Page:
Format

Send to

Choose Destination
Nat Commun. 2015 Dec 15;6:10192. doi: 10.1038/ncomms10192.

Hypomethylation of smoking-related genes is associated with future lung cancer in four prospective cohorts.

Author information

1
Molecular end Epidemiology Unit, HuGeF, Human Genetics Foundation, Torino 10126, Italy.
2
Unit of Cancer Epidemiology, Citta' della Salute e della Scienza Hospital-University of Turin, Center for Cancer Prevention, Via Santena 7, Torino 10126, Italy.
3
Inserm (Institut National de la Santé et de la Recherche Médicale), Centre for Research in Epidemiology and Population Health, U1018, Team 9, 114 rue Edouard Vaillant, Villejuif 94805, France.
4
Paris-South University, Villejuif 91450, France.
5
Department of Genetic Epidemiology, Cancer Epidemiology Centre, Cancer Council of Victoria, Melbourne, Victoria 3004, Australia.
6
School of Population and Global Health, Centre for Epidemiology and Biostatistics, University of Melbourne, Melbourne, Victoria 3010, Australia.
7
MRC-PHE Centre for Environment and Health, Department of Epidemiology and Biostatistics, School of Public Health, Imperial College London, Norfolk Place, London W2 1PG, UK.
8
Genetic Epidemiology Division, International Agency for Research on Cancer, Lyon 69008, France.
9
Department of Biobank Research, Umeå University, Umeå SE-90187, Sweden.
10
Department of Radiation Sciences, Umeå University, Umeå SE-90187, Sweden.
11
Department of Molecular Biotechnology and Health Sciences, Università di Torino, Torino 10126, Italy.
12
Division of Epigenomics and Cancer Risk Factors, DKFZ-German Cancer Research Center, Heidelberg 69121, Germany.
13
Division of Cancer Epidemiology, DKFZ-German Cancer Research Center, Heidelberg 69121, Germany.
14
Translational Lung Research Center Heidelberg, Member of the German Center for Lung Research (DZL), Heidelberg 69120, Germany.
15
Division of Cancer Research and Epigenetics, Department of Molecular Biology, University of Salzburg, Salzburg 5020, Austria.
16
Department of Medical Statistics, London School of Hygiene and Tropical Medicine, London WC1E 7HT, UK.
17
Genetic Epidemiology Laboratory, University of Melbourne, Melbourne, Victoria 3010, Australia.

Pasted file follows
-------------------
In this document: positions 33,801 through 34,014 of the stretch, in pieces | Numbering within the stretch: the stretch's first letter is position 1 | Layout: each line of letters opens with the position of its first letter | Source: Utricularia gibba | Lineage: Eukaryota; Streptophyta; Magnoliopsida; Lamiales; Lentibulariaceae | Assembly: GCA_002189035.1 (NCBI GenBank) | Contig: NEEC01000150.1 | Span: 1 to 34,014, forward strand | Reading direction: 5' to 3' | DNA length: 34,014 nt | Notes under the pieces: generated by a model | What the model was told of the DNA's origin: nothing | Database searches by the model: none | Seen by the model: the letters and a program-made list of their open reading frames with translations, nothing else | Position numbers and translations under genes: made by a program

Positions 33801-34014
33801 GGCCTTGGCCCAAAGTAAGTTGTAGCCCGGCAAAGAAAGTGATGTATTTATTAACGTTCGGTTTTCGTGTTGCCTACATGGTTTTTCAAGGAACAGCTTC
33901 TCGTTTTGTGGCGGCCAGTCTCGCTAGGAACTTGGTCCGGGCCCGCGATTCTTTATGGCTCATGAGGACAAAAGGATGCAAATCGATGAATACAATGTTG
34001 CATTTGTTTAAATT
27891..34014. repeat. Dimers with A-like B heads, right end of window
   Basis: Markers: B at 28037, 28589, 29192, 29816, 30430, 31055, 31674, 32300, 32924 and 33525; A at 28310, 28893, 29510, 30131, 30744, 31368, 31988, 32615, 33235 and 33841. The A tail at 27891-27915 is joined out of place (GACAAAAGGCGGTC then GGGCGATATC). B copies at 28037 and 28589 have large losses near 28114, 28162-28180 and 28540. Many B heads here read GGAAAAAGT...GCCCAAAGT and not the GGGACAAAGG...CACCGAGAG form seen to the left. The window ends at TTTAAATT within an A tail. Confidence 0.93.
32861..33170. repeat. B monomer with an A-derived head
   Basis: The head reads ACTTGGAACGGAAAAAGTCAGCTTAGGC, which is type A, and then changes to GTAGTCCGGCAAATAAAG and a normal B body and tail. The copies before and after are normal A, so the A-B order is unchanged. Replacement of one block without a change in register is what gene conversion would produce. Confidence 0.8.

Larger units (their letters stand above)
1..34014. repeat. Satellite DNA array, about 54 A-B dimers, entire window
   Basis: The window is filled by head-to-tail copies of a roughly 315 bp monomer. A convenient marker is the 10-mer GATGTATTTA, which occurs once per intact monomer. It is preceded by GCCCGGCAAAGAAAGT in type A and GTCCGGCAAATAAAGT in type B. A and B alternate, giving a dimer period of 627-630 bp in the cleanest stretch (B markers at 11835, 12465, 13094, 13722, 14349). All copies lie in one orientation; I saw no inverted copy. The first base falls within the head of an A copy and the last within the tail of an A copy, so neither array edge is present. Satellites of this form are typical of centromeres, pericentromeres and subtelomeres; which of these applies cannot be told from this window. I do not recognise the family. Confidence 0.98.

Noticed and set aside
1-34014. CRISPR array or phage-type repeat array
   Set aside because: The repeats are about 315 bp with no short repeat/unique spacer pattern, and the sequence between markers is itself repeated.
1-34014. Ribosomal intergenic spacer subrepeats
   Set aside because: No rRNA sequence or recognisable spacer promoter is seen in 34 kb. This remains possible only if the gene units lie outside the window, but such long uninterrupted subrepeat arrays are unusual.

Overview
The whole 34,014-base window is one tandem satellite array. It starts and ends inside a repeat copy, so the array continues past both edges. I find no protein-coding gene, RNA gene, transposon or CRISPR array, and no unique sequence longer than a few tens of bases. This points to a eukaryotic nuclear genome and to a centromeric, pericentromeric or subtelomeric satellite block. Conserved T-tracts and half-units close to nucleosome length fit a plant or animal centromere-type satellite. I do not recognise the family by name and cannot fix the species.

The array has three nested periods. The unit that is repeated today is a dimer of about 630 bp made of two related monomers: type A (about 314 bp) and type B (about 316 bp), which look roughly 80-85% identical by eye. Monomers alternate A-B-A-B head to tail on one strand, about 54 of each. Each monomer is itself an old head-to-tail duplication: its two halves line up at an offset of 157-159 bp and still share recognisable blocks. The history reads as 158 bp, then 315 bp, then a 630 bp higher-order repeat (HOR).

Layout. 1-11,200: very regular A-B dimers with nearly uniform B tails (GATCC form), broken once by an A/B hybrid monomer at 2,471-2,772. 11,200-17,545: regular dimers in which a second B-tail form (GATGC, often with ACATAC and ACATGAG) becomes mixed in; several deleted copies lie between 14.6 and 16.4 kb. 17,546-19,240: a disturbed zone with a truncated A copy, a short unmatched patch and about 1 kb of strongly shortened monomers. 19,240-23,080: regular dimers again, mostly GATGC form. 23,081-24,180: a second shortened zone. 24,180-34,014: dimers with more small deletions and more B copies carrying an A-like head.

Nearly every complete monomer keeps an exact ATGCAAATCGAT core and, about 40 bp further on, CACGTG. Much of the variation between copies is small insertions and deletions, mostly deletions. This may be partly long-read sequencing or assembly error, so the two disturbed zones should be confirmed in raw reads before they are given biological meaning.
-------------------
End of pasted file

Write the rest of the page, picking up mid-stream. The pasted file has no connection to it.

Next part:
18
MRC Integrative Epidemiology Unit, School of Social and Community Medicine, University of Bristol, Bristol BS8 2BN, UK.
19
Department of Community Medicine UiT-The Arctic University of Norway, Tromso 9019, Norway.

Abstract

DNA hypomethylation in certain genes is associated with tobacco exposure but it is unknown whether these methylation changes translate into increased lung cancer risk. In an epigenome-wide study of DNA from pre-diagnostic blood samples from 132 case-control pairs in the NOWAC cohort, we observe that the most significant associations with lung cancer risk are for cg05575921 in AHRR (OR for 1 s.d.=0.37, 95% CI: 0.31-0.54, P-value=3.3 × 10(-11)) and cg03636183 in F2RL3 (OR for 1 s.d.=0.40, 95% CI: 0.31-0.56, P-value=3.9 × 10(-10)), previously shown to be strongly hypomethylated in smokers. These associations remain significant after adjustment for smoking and are confirmed in additional 664 case-control pairs tightly matched for smoking from the MCCS, NSHDS and EPIC HD cohorts. The replication and mediation analyses suggest that residual confounding is unlikely to explain the observed associations and that hypomethylation of these CpG sites may mediate the effect of tobacco on lung cancer risk.

PMID:
26667048
PMCID:
PMC4682166
DOI:
10.1038/ncomms10192
[Indexed for MEDLINE]
Free PMC Article

Supplemental Content

Full text links

Icon for Nature Publishing Group Icon for PubMed Central
Loading ...
Support Center